Supremacy Of The Supreme Court
The government has revealed its plan to amend Articles 62 and 63 of the Constitution – invoked by the Supreme Court to disqualify the former Prime Minister in the Panamagate verdict.
However, legal experts believe that an increasingly powerful judiciary may strike down any constitutional amendments as declared in the 21st Constitutional Amendment Case by the Supreme Court.
In the 21st Constitutional Amendment Case, eight (8) judges out of the thirteen (13) member bench held that the Parliament, under Articles 238 and 239 of the Constitution, has been vested with the power to amend the Constitution so far as the principal features of the Constitution are not repealed, revoked or substantially altered.
It was declared that democracy, parliamentary form of government and the independence of the judiciary are the main features of the Constitution. Moreover, the Supreme Court is vested with the jurisdiction to interpret the Constitution to ascertain and identify its defining features.
The eight (8) judge verdict also noted that the Supreme Court is equally vested with the jurisdiction to examine the vires of any constitutional amendment in order to determine whether any of the salient features of the Constitution has been repealed, revoked or altered as a consequence.
Therefore the Supreme Court can review the new constitutional amendments in view of this judgment.
However, the former President of the Supreme Court Bar Association noted that if the Parliament amends Article 62(1)(f) to set a time duration for disqualification of a Member of Parliament, the Court would not review the amendment, as this would not be affecting the salient features of the Constitution.
Senior lawyers believe that the Supreme Court has become an even more powerful institution after its Panamagate judgment, which has also sparked a debate on the Court’s rulings that undermined the supremacy of Parliament.
After the restoration of the judiciary, the Supreme Court has passed several judgments, which have effectively reduced the powers of the Parliament.
Although some blame the parliamentarians themselves for weakening the Parliament as they themselves have failed to resolve issues within the House. As the Political parties have continuously approached the judiciary on matters that can be dealt with in the House, judicial judgments on which have severely dented the Parliament’s authority.
Experts believe that the Supreme Court’s Panamagate verdict will tighten scrutiny regarding asset details of Parliamentarians allowing the disqualification of any Parliamentarian on the basis of concealment of assets by the Supreme Court under Article 184(3).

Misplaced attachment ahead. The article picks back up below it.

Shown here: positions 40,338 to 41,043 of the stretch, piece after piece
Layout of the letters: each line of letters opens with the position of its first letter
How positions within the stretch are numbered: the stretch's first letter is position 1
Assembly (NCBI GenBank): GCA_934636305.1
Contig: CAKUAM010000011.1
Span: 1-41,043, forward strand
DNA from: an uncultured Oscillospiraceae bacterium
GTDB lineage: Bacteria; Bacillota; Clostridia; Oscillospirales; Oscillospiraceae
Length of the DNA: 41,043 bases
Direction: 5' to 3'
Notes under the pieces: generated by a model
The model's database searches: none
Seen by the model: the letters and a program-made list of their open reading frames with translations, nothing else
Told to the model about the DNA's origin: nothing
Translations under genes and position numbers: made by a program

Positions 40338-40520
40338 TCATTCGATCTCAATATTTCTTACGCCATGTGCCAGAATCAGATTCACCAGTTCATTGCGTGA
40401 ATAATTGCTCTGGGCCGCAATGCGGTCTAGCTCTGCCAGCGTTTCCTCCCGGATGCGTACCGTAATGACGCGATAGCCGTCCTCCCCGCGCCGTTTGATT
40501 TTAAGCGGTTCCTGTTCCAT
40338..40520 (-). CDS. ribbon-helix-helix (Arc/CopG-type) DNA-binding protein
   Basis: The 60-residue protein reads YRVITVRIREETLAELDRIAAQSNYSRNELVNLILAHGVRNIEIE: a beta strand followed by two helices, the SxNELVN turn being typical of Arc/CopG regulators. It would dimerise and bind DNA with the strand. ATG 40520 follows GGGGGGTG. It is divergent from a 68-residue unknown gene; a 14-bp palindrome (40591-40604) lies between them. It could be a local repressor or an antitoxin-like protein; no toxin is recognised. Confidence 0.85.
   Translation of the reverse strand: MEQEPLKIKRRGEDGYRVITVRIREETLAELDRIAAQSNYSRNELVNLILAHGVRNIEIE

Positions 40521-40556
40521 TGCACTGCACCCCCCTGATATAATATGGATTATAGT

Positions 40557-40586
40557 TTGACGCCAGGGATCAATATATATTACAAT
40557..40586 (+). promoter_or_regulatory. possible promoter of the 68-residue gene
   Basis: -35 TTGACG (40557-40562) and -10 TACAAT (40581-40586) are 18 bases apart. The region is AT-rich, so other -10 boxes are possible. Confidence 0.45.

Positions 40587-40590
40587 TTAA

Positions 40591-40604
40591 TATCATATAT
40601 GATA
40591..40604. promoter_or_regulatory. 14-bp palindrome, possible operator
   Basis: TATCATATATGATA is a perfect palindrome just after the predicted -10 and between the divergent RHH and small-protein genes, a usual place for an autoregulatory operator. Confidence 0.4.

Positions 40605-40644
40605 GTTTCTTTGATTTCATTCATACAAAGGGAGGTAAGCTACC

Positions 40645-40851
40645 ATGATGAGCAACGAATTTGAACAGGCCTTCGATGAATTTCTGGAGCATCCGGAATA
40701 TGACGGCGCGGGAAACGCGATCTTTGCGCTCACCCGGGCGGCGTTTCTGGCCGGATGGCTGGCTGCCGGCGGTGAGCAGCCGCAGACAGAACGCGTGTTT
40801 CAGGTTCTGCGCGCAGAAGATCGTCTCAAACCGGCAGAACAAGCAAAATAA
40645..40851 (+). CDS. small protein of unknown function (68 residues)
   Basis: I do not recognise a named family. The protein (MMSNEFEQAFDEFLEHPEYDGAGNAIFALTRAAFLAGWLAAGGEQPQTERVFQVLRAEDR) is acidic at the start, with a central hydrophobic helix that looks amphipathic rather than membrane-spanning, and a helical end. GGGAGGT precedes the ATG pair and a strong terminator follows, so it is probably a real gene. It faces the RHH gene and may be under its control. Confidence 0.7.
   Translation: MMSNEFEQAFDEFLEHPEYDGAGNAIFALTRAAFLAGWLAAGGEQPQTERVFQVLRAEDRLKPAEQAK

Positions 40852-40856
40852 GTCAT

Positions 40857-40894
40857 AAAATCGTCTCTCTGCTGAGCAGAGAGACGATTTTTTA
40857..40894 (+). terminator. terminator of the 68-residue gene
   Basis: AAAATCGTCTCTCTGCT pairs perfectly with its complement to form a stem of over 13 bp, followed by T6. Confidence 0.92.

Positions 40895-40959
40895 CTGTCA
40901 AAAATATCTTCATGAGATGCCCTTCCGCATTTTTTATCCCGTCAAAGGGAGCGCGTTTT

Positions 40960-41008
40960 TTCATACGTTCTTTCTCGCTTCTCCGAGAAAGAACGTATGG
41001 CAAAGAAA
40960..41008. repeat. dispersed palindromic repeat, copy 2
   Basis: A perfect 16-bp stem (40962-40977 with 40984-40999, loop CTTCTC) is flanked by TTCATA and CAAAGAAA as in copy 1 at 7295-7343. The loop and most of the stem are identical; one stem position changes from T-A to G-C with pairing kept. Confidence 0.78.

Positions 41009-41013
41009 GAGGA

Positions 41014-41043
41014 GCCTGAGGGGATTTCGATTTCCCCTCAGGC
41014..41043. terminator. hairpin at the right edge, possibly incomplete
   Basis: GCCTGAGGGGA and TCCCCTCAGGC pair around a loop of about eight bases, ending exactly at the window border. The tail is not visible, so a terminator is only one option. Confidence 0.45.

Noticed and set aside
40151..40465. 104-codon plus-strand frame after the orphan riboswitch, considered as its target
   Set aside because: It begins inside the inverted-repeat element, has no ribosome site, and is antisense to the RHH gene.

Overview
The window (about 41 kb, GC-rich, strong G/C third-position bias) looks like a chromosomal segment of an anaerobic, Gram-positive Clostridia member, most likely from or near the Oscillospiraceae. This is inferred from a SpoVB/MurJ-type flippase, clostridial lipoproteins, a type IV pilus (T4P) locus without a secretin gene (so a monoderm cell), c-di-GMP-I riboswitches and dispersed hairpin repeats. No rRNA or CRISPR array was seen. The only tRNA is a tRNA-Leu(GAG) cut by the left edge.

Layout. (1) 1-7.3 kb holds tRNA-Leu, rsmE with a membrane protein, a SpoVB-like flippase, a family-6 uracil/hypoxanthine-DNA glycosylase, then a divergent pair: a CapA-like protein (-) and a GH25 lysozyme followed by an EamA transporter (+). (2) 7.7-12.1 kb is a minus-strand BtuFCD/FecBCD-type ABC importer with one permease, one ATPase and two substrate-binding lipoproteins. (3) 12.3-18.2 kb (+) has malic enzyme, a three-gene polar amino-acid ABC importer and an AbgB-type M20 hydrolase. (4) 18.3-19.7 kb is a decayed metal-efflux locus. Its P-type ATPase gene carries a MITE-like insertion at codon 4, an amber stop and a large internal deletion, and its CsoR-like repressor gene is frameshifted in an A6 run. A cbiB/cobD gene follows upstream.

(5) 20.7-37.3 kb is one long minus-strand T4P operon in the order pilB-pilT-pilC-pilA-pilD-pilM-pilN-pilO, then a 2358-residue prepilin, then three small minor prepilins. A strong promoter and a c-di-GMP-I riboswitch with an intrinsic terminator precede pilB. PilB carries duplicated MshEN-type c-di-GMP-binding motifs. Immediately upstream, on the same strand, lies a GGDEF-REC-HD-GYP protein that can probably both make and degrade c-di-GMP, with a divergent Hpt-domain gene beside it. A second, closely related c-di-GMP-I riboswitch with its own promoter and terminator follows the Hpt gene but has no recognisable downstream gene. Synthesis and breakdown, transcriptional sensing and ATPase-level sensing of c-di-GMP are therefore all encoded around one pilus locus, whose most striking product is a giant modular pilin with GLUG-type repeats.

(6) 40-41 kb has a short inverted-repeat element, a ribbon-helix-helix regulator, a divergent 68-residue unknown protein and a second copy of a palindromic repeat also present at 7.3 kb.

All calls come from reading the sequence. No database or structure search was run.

The Parliamentary Committee on the Appointment of Judges was formed in 2010 under the 18th Amendment. But the Supreme Court, in the Munir Bhatti case verdict, has curtailed the powers of this Committee by enunciating that the decisions could be reviewed by superior courts.
In view of that order, the Committee became ineffective as the higher courts overruled many of its decisions. The Committee members eventually decided against being involved in the process of judicial appointments, thus they did not schedule a meeting for over a year.
Previously the Supreme Court has rejected the Contempt of Court Act 2012, as well as the ruling by the Speaker of the National Assembly in the former Prime Minister Yousaf Raza Gilani’s contempt case.
The Court, in its detailed judgment on the Speaker’s ruling case, held that the British concept of ‘Parliamentary Sovereignty’ is not relevant in the Pakistani context. Moreover, according to the Court, in the Contempt of Court Act judgment, the Act was a colourable legislation, as it went beyond the legislative competence of the Parliament, being unconstitutional and therefore void.
Furthermore, the Supreme Court has refused to provide information to the Senate related to the query about the dual nationalities of judges. The former Law Minister has informed the House that the Supreme Court had repeated its earlier reply that neither the Constitution nor the code of conduct prescribed for judges prevented a dual national from becoming a judge of the superior courts.
Hence, it is evident from the precedent set by the Supreme Court that it holds the authority and jurisdiction to overrule any amendments by the Parliament and therefore the Government of Pakistan. Even though, this is strictly in light of the salient provisions of the Constitution. This clarifies the notion that amendments to Article 62 and 63 that do not alter, revoke or repeal the nature of the Constitution may be deemed effective.
The views expressed in this article are those of the author and do not necessarily represent the views of CourtingTheLaw.com or any other organization with which she might be associated.